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Canada inflation jumps to 6.7%

By AFP - Apr 20,2022 - Last updated at Apr 20,2022

OTTAWA — Canadians paid 6.7 per cent more for goods and services in March than a year earlier, the government statistical agency said on Wednesday, marking the largest rise in inflation in three decades.

Following inflation above 5 per cent in both January and February, the March figure topped economists' expectations and prompted predictions of another hefty central bank interest rate hike soon.

"It's clear that the Bank of Canada needs to continue to act 'forcefully' to quell further inflationary pressures," Desjardins analyst Royce Mendes said in a research note. 

After a 50 basis point increase in the Bank of Canada's key lending rate, he said to expect another 0.5 percentage point hike in June.

Statistics Canada said the inflation increase was the largest since Canada introduced a consumption tax in January 1991.

Price increases in March were spread across all major categories, amid sustained upward pressure in the housing market, as well as "substantial supply constraints and geopolitical conflict, which has affected energy, commodity, and agriculture markets", the agency said in a statement.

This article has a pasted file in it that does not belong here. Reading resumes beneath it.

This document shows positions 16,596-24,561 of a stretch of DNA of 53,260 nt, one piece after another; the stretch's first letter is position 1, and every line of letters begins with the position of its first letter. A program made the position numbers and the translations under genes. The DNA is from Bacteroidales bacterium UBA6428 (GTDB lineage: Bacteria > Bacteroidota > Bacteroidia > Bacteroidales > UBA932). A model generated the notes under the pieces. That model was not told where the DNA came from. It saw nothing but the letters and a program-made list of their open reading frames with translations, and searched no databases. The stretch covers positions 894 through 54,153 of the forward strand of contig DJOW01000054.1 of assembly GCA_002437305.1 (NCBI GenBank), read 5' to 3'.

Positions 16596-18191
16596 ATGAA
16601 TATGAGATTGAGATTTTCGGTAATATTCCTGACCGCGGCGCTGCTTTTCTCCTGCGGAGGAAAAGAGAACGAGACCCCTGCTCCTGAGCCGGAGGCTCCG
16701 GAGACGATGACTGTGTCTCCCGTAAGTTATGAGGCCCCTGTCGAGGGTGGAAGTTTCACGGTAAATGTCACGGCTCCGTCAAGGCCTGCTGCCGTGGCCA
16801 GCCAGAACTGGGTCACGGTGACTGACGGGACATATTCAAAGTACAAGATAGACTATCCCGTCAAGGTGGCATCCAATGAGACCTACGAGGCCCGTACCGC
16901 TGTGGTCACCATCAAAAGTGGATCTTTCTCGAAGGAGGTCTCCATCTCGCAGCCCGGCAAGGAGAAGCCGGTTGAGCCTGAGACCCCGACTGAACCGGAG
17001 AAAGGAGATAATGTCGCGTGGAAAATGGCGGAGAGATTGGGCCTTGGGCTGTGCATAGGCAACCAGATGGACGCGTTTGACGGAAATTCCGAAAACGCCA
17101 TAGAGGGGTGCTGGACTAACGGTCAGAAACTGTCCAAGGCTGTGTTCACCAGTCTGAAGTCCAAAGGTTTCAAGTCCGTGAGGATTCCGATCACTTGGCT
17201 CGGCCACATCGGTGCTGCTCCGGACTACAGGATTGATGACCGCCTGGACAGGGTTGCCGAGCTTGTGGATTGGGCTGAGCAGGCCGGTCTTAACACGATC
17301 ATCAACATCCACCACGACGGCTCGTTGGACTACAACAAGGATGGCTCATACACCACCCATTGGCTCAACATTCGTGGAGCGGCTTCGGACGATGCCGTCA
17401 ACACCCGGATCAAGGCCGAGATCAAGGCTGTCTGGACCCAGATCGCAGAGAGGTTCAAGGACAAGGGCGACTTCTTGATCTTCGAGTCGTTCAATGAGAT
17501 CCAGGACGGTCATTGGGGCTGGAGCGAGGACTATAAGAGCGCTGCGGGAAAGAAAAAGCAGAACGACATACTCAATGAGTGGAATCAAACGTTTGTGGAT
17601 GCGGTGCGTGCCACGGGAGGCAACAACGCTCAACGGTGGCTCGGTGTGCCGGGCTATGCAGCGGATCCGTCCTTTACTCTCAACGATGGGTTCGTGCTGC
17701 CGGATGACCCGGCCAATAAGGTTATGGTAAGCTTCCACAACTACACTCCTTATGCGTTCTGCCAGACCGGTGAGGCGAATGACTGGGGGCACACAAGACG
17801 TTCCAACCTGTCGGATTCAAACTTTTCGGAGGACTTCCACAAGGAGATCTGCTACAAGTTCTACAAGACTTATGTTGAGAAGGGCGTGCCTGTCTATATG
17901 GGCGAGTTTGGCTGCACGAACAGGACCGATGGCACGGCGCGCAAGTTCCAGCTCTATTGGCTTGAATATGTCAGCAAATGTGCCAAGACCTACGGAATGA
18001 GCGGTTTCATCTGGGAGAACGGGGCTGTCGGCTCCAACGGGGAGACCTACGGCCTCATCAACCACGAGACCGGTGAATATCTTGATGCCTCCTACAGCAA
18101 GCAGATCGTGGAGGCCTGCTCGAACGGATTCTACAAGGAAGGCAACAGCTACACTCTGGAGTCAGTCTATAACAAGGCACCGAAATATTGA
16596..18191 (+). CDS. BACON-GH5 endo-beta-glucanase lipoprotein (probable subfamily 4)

Year on year, consumers notably paid 39.8 per cent more for gasoline in March, and 61 per cent more for fuel oil and other fuels.

A global shortage of semiconductors, a key input in vehicle assembly, continued to factor into higher prices for cars and trucks.

Supply chain issues and higher input and shipping prices contributed to an increase in the cost of furniture.

Shoppers paid 8.7 per cent more for food at grocery stores.

Canadians also paid more to dine out, travel and stay at hotels.


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